We naturally encourage our children to practice their English skills outside of school; they read, write and talk all the time, sometimes even too much! They all have a grounding in science and technology as well, largely thanks to the internet and the smartphone revolution.
The one life skill that all kids need that we seem to seriously neglect is math. Math is part of our everyday lives as adults. It can range from the small such as calculating the weekly shopping bill to the large. Like deciding whether we can afford that new car.
Despite its importance in adulthood, we seem to be all too keen to leave our kids exposure to math to a couple of hours a week in the classroom. If we can’t show any enthusiasm about math, then it is little wonder most kids find the subject boring and aren’t interested in it either.
Here are four fun ways to get your kids interested in the joy of mathematics.
| Get them involved in working out money |
If you’re heading to the toy shop to get your child a new toy, you could tell them how much they are going to be allowed to spend. Let them work out what they can get with it. If they want to get something out of their pocket money price range, you can ask them to work out how many weeks they’ll need to save up for it. If you’re doing the food shop, ask them to help you calculate how many of their favorite packs of cookies you can get for a certain amount of money. Math is such a common feature of our everyday lives when it comes to money; it’s hard to find an excuse not to get your kids using it.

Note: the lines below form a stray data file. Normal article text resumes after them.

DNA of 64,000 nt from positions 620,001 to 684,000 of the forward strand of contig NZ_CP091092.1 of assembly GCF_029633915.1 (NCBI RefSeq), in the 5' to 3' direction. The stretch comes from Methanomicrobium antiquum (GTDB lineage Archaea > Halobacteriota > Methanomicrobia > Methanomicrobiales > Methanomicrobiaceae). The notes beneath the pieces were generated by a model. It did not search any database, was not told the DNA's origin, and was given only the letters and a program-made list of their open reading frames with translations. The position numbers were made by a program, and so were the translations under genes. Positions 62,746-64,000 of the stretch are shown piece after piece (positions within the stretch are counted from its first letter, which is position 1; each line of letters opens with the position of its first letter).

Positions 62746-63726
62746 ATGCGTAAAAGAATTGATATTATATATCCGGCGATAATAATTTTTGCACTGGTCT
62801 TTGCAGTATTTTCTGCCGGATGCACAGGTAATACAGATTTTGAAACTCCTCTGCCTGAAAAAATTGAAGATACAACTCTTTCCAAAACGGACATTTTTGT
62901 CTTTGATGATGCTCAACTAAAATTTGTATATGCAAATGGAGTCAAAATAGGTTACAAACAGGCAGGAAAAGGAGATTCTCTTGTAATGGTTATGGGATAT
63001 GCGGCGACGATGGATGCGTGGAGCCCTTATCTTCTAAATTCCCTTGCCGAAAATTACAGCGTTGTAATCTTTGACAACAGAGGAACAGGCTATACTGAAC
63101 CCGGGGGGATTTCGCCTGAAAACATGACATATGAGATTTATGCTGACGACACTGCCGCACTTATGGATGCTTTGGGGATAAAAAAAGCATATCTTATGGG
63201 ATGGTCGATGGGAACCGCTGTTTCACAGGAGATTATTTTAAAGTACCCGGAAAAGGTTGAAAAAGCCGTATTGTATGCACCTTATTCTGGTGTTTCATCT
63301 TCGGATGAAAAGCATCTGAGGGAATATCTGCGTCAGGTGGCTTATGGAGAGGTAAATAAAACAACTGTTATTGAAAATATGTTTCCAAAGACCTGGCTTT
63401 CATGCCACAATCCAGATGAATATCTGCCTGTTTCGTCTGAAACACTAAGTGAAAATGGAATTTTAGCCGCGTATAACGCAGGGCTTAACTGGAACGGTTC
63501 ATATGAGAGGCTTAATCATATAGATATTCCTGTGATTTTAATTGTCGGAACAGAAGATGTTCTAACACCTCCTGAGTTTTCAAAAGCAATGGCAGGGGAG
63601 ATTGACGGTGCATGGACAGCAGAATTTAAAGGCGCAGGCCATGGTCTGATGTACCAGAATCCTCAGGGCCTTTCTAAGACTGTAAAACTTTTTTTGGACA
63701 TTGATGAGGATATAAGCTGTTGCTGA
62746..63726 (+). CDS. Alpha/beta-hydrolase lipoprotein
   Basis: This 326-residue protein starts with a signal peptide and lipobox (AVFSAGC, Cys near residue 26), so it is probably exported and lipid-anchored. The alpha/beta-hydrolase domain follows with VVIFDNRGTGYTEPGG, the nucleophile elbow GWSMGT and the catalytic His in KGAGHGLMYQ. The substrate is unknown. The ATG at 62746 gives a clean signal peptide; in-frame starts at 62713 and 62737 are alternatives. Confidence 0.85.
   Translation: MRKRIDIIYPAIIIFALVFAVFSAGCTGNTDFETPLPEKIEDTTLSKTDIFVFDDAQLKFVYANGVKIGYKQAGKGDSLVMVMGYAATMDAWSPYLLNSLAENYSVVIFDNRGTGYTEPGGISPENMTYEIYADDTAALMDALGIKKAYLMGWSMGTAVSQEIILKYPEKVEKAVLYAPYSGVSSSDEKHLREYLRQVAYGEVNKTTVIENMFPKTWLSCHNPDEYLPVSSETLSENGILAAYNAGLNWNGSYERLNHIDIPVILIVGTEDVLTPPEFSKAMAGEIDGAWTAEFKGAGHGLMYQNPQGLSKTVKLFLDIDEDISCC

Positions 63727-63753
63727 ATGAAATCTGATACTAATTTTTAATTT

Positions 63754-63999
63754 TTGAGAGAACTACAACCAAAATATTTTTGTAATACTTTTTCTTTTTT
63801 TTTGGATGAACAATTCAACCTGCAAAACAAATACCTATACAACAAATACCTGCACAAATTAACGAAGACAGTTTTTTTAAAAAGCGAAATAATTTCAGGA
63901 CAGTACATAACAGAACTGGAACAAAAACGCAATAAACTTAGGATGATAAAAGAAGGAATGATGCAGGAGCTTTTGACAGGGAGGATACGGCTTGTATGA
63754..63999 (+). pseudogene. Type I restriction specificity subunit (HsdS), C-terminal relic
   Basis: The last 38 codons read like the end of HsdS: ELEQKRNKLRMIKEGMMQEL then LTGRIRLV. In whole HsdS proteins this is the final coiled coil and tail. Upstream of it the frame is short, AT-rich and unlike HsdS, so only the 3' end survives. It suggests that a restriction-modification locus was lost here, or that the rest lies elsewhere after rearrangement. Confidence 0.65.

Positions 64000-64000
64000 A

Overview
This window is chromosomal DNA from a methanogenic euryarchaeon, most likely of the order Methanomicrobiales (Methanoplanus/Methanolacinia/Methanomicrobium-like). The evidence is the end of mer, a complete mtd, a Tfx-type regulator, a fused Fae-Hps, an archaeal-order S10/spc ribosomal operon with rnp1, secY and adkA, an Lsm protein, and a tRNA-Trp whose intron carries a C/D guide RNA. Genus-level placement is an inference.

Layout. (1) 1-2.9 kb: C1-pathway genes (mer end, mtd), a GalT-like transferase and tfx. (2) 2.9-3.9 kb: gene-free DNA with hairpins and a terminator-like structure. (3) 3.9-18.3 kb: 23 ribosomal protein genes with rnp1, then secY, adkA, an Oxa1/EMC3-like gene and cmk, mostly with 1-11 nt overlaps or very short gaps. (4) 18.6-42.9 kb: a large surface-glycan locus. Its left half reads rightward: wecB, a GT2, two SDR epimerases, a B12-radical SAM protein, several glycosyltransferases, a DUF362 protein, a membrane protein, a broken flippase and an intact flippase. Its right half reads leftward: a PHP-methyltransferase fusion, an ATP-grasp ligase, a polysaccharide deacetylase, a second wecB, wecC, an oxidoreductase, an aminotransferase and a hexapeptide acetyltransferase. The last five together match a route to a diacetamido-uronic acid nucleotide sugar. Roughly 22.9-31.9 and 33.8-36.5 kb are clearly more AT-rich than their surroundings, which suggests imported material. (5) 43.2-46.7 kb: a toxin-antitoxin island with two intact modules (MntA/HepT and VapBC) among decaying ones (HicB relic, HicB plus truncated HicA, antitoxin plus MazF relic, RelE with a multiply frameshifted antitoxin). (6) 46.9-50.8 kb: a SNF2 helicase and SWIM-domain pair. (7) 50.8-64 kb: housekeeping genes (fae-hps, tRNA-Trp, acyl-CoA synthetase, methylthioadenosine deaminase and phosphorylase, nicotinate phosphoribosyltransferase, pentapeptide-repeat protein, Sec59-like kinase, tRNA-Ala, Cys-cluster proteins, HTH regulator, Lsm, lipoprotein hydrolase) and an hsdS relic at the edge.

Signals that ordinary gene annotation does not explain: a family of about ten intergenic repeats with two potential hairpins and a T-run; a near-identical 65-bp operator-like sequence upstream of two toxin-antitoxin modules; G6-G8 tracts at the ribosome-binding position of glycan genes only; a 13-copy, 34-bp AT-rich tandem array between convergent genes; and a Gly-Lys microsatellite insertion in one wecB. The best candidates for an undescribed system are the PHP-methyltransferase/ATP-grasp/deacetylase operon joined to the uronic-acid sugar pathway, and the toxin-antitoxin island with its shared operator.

| Play board games at home |
Plenty of board games incorporate math and are a great way of bringing families together. Card games such as Uno feature numbers, in Scrabble your kids will have to calculate their scores, and then there is the ultimate math-linked board game, Monopoly. Just pray that it doesn’t descend into chaos over the cost of rents and mortgages!
| Practice origami |
The Japanese skill of folding a piece of paper into a three-dimensional shape teaches several math skills. While at the same time letting your kids create a piece of art. Many of the folds in origami are symmetrical, Meaning that what happens to one side must be balanced out on the other – the basic rule of algebra. Folding paper also allows your kids to make and understand basic geometrical shapes such as squares, rectangles, and triangles. If you’ve never tried origami, then origamiway.com has advice on how to get started.
| Read books featuring maths |
There are loads of books out there that get kids thinking about math without them even realizing. Books like ‘The Museum of Mysteries,’ ‘The Cavern of Clues’ and ‘The Planet of Puzzles’ require kids to answer math questions to advance on their quest to save a valuable item. There are even books for younger children to get them involved with math, such as The Hungry Caterpillar. Can your child calculate how much he ate? Clue – it’s a lot.